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Mecklenburg County eyes two percent increase in real estate tax rate / April 25, 2018
Rising property values could portend a modest bump in Mecklenburg County’s real estate tax rate.

The Board of Supervisors has set a public hearing for Monday, May 14 at 9:30 a.m. in the Goode Building meeting room in Boydton to hear citizen comment on the 2 percent effective rate hike, which would go into effect with the 2018-2019 budget year that commences July 1.

The county is proposing to leave the real estate tax rate at 42 cents per $100 in value, but because county properties have risen overall in the latest reassessment, this translates into a higher effective tax rate. To maintain a “revenue neutral” tax — one that brings in the same amount of overall revenue — the supervisors would have to lower the real estate rate to 41 cents per $100.

How individuals will be personally affected by the tax increase depends on the results of their property reassessments. Taxes will go up on real estate that has retained its current value or gained value; properties that have lost value could incur less or the same amount of tax, depending on the decline in value..

By state law, localities are required to advertise a tax increase when their effective tax rates are set to rise. The notice must come 14 days before approval of the budget.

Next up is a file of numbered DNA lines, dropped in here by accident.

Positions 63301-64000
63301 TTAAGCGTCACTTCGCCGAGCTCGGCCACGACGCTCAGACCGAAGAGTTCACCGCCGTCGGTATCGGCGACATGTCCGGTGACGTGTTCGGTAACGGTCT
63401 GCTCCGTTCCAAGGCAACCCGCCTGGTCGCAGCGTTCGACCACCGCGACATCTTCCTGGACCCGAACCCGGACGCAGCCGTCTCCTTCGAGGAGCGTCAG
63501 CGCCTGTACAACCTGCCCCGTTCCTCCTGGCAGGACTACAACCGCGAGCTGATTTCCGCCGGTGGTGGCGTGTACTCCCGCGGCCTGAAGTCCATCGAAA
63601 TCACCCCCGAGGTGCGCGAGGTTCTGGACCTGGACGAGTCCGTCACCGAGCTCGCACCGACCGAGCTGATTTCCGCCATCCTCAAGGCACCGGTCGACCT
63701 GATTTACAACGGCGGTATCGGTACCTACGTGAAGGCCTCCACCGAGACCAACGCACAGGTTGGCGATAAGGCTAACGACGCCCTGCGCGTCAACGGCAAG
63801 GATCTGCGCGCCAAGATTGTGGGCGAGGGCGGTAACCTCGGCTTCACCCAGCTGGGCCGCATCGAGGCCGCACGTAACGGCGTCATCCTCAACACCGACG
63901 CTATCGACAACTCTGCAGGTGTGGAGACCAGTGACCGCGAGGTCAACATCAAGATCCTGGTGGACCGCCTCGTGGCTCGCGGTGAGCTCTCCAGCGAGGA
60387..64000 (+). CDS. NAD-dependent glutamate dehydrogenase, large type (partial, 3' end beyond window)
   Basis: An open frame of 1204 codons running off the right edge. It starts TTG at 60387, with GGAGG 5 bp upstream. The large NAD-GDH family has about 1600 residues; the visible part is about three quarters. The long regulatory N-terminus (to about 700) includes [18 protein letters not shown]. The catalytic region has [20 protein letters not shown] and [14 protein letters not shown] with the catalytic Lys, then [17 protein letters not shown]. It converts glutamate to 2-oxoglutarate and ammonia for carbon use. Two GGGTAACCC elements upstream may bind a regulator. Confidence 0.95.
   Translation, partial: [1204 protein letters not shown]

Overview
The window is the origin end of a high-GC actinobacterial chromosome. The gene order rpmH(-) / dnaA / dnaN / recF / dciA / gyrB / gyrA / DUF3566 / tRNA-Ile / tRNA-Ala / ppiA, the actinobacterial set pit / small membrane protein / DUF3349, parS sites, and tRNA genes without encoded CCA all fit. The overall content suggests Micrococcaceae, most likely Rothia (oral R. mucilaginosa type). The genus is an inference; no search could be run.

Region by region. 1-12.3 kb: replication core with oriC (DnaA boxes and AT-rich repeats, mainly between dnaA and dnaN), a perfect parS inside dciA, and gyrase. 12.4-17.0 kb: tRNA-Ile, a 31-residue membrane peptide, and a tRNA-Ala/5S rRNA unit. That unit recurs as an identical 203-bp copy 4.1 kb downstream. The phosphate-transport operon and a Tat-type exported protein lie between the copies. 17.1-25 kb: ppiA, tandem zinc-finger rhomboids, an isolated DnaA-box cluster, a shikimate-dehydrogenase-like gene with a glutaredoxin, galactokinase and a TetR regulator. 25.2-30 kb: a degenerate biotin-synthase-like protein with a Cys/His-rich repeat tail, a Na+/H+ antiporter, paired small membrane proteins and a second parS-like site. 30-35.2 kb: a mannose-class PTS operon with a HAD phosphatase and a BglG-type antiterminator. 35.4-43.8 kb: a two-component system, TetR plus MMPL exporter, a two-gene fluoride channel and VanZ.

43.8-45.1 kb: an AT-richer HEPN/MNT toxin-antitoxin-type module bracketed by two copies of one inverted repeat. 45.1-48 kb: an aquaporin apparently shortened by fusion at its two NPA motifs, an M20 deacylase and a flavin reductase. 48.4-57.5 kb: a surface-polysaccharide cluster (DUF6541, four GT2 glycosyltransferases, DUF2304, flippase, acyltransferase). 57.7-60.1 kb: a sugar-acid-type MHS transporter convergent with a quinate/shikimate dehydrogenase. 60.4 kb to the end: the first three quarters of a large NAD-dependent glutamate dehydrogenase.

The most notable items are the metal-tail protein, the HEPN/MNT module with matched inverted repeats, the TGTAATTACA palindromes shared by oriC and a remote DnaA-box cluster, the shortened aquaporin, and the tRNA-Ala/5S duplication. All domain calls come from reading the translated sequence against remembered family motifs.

County Administrator Wayne Carter said supervisors have yet to take up a 2018-19 fiscal year budget for Mecklenburg County in part because of the failure of the General Assembly to enact the state’s biennial budget. Lawmakers are currently convened in a special budget session after the House and Senate failed to reach agreement on a spending package in February.

To make certain the public is timely notified of a potential increase in taxes, Carter said he decided to go ahead and publish a notice of tax increase.

“The Board [of Supervisors] could decide they want to lower the tax rate by a penny — a revenue neutral position,” said Carter. “For now, I am keeping options open for the board in case we see less money from the state in the upcoming budget year.”

Carter added that he does not anticipate a reduction in state funding, but right now, there’s no guarantee.

The assessment of real estate in Mecklenburg County, recently completed by the office of Commissioner of Revenue Ed Taylor, shows a slight overall increase in local real estate values, said Carter. If supervisors decide to maintain the current real estate tax rate of 42 cents, Mecklenburg will reap an approximate $375,000 gain in tax revenues.

If the county receives fewer dollars in the state budget, the $375,000 will offset that loss. If Mecklenburg receives the same amount or more from the state, the additional $375,000 could go toward school needs or other local agencies whose budget requests have not been not fully funded.

Until the General Assembly completes its work on the state budget, Carter said he must rely on last year’s numbers when drafting the county budget for the 2019 fiscal year. Without guidance from the state, said Carter, “I’m simply covering my bases to allow us to adopt a budget and authorize spending before July 1, when the new budget year begins.”

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